By Simon Tomlinson for MailOnline. The fanatics have infiltrated at least one Arabic-language platform in an attempt to marry off women to its fighters. An intelligence official told how one girl was approached online by a militant who claimed to be living in the terror group’s Syrian capital of Raqqa. Scroll down for video.
Colleen LaRose, a Pennsylvania woman who named herself “Jihad Jane,” is To meet Muslim men, she signed up for a popular dating site.
All four men were Tajik nationals but appear to have been residents of North Rhine-Westphalia at the time of their arrest. One potential avenue for ISIS to plot attacks using this model is the population of German returnees. To date, returnees have not carried out any terrorist attacks in Germany—although they have been involved in plots. Two German foreign fighters in Syria, Oguz G. They contacted female ISIS supporters in Germany to find women who would marry Sutkovic and Seadini, thus providing cover for them before the attack.
The plot—which was foiled by German intelligence—highlights the potential for German foreign fighters in Syria to coordinate with ISIS supporters in Germany. German authorities may have foiled a second plot later that year; although significant question marks surround this alleged plot. In December , German police arrested returnee Dasbar W. Early information about this case suggested that, upon his return from Syria in , Dasbar W.
Although this is the extent of the plots that German returnees have been involved in, it is important to note that German authorities have foiled several other plots in the last two years by foreign ISIS members and supporters, including the aforementioned April arrest involving four Tajik nationals.
This paper explores the question of whether or not women can participate in combat operations, something that has been hotly debated by jihadis for decades. Generally speaking, jihadi groups across the ideological spectrum have held that this is permissible, but only in certain highly restricted circumstances. Despite this, to date, most have steered clear of mobilising women, and for this reason, the idea that jihadi women do not fight is now widely accepted as conventional wisdom.
QDe ISLAMIC JIHAD GROUP. Date on which the narrative summary became available on the Committee’s website: 7 September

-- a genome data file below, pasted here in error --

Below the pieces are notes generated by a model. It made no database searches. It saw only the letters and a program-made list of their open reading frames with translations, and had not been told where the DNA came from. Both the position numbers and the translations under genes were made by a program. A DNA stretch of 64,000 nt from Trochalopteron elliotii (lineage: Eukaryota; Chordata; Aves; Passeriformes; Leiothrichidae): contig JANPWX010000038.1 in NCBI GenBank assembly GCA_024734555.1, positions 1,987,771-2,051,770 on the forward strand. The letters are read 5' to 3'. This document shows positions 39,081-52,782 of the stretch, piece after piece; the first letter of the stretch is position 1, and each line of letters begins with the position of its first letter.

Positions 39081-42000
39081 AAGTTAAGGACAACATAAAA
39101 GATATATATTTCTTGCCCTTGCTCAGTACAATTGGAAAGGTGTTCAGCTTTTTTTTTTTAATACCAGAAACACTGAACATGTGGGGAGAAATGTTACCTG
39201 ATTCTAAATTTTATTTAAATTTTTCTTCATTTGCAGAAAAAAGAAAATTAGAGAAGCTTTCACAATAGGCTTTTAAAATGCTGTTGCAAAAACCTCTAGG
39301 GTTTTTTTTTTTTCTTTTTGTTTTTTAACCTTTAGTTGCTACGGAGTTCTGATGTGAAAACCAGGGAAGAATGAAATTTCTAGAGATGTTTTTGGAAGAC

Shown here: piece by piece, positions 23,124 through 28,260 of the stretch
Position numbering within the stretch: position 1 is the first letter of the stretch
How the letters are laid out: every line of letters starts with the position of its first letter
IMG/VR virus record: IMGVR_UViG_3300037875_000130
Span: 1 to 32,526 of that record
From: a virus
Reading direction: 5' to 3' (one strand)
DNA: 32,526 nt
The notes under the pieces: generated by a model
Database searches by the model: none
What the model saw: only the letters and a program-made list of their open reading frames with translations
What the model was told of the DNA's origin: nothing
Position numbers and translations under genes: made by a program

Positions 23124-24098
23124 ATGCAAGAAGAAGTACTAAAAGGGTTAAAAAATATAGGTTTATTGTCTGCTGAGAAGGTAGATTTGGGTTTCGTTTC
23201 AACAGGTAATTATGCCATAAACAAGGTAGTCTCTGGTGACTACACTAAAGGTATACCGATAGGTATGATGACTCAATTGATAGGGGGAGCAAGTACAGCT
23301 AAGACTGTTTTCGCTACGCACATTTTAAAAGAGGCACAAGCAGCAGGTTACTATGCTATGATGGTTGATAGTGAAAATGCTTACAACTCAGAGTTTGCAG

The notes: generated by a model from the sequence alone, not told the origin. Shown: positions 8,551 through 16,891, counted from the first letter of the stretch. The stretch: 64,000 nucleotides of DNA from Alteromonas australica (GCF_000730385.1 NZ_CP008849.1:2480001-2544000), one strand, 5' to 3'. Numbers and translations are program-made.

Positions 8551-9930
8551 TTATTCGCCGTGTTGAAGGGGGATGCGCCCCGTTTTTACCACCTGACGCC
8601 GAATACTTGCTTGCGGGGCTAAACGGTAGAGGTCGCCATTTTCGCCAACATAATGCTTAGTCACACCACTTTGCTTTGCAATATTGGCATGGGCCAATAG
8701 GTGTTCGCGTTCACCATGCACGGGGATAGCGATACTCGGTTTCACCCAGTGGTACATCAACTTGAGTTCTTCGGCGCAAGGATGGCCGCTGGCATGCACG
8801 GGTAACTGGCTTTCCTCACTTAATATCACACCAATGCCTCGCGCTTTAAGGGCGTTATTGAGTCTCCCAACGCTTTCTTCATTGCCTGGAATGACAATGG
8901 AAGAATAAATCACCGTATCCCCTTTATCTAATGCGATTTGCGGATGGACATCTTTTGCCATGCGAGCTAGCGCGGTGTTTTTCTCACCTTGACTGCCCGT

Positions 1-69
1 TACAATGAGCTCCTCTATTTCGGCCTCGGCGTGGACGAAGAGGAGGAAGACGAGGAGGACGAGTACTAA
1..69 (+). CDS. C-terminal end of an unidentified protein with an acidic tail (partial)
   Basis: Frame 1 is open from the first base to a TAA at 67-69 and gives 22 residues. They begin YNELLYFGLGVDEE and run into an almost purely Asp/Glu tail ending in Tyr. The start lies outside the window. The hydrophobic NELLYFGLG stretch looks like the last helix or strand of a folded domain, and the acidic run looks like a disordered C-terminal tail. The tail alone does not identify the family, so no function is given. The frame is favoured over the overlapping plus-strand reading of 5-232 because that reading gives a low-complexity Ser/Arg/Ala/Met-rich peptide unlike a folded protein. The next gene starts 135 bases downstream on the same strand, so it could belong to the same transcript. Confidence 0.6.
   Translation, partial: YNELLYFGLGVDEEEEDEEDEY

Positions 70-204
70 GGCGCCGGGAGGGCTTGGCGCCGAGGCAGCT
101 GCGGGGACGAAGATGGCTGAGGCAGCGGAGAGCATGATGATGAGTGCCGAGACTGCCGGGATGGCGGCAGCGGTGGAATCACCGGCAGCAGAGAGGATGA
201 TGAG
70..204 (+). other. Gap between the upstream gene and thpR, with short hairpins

Zelin Columbia University Press. Add to Cart. Tunisia became one of the largest sources of foreign fighters for the Islamic State—even though the country stands out as a democratic bright spot of the Arab uprisings and despite the fact that it had very little history of terrorist violence within its borders prior to Zelin uncovers the longer history of Tunisian involvement in the jihadi movement and offers an in-depth examination of the reasons why so many Tunisians became drawn to jihadism following the revolution.
Zelin highlights the longer-term causes that affected jihadi recruitment in Tunisia, including the prior history of Tunisians joining jihadi organizations and playing key roles in far-flung parts of the world over the past four decades. He contends that the jihadi group Ansar al-Sharia in Tunisia was able to take advantage of the universal prisoner amnesty, increased openness, and the lack of governmental policy toward it after the revolution.
The American who called herself Jihad Jane read the words on her computer screen. Colleen LaRose was fiddling on the Internet, passing time in her duplex near Philadelphia, when the call to martyrdom arrived from halfway around the world. A compact woman with a seventh-grade education, LaRose was a recent convert to Islam.
On Monday 24 August – GMT we’ll be making some site updates on Taylor & Francis Online. You’ll still be able to search, browse and read our.
This story was supported by the Pulitzer Center. Her two young brothers-in-law made fun with their faces. Her mother-in-law did gurgling sounds. All of them were trying to make her baby open his mouth wide enough to sneak in a spoonful of cough syrup. The simmering pot of vegetables and fish would be ready and the family would gather for supper. She would have been among the several Indonesian migrant women indoctrinated by men they met and married online and together, planned suicide bomb attacks with.